Having visited the Apache website, I soon discovered that there is no native download for the Apple Mac… with some help from a web search, it turns out that Apache web server is already part of the standard OS X build 🙂
To use the Apache server, I had two challenges :-
- Configure the server
- Understand how to start / stop the server.
Browsing through Getting Started section of the documentation, I found that the Apache server uses configuration found in a file named httpd.conf On OS X, this can be found in the /etc/apache2 directory. To make changes to the configuration e.g. set a document root, change virtual hosts, add additional module to load this file must be edited and using a basic editor such as TextWrangler works really well (if you enjoy working in Terminal, you can also use vi or emacs 😉 ).
The main piece of information you need is where is the document root – this is the directory into which all documents / sub directories etc that you will create go. You can either find this by editing the httpd.conf and select the Search Menu, then Find in TextWrangler – enter “DocumentRoot” and select Next. You should see something like :-
# DocumentRoot: The directory out of which you will serve your
# documents. By default, all requests are taken from this directory, but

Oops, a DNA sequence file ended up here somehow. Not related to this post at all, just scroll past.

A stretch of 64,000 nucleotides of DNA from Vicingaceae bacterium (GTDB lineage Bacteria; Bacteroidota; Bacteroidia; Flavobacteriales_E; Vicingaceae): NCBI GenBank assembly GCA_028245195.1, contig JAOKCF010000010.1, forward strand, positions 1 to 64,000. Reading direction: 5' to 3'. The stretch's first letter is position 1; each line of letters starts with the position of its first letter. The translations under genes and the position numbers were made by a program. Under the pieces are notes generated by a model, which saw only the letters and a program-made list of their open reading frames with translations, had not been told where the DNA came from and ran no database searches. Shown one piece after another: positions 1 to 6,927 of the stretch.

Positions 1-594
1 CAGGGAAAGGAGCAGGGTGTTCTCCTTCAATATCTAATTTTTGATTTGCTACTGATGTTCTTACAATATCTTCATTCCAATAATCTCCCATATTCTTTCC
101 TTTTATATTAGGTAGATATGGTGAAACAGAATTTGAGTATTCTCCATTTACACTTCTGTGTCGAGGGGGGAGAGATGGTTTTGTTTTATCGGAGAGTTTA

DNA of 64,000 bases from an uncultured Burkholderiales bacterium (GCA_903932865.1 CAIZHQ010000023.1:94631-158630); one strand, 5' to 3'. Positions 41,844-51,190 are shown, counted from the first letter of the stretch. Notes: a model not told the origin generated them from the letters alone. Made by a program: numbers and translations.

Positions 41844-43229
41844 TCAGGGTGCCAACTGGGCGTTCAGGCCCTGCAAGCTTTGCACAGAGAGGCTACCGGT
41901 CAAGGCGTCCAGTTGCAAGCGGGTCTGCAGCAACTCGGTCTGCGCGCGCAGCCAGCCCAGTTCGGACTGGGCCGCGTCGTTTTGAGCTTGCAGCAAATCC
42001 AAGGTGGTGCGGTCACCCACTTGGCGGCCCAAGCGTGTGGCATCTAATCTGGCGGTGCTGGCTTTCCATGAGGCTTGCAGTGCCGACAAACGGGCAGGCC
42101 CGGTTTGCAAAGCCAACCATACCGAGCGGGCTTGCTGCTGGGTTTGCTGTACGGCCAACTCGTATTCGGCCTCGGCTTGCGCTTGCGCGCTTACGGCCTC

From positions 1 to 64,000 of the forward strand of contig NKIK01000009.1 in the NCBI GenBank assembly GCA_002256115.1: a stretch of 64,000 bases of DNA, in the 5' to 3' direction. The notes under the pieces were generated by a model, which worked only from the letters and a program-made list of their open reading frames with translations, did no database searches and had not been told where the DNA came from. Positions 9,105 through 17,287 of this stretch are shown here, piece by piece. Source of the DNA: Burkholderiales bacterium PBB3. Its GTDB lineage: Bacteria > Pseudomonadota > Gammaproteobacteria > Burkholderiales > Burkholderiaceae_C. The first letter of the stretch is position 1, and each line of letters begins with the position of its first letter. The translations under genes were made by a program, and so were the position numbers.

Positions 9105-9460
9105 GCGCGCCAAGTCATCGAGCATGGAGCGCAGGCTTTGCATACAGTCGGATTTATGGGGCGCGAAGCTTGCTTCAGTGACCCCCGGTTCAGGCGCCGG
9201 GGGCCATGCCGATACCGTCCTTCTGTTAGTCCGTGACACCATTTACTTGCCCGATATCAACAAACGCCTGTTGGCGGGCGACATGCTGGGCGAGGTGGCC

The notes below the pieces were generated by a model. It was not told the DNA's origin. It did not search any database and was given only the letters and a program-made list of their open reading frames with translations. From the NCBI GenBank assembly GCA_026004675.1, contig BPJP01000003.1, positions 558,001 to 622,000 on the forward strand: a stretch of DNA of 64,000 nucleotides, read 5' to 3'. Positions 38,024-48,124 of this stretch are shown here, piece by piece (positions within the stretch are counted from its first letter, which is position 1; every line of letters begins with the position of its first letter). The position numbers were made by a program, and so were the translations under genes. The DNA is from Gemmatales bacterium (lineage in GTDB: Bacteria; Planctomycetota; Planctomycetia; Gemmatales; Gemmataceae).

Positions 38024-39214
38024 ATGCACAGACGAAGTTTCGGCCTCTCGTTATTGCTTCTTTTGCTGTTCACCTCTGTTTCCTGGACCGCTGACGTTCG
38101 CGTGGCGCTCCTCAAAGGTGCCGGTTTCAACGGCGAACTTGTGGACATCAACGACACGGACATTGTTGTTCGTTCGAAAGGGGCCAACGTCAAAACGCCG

# symbolic links and aliases may be used to point to other locations.
So, the /Library/WebServer/Document folder is where you can store your web pages / applications – to make it easier to navigate to this folder, I used the OS X Finder to add a shot cut into the side bar.
Now that the web server is configured, the second challenge is knowing to start, stop and restart.
To do this, I use the OS X Terminal application, and the following commands :-
sudo apachectl start
sudo apachectl stop
sudo apachectl restart
As you will see, the server is managed as the root user, so when starting the server you will be prompted for your password (the same as you use when starting . logging into OS X).
To test the server is working, open your browser and access your local ip address (127.0.0.1) – you should see a message “It Works !”
Reblogged this on Sutoprise Avenue, A SutoCom Source.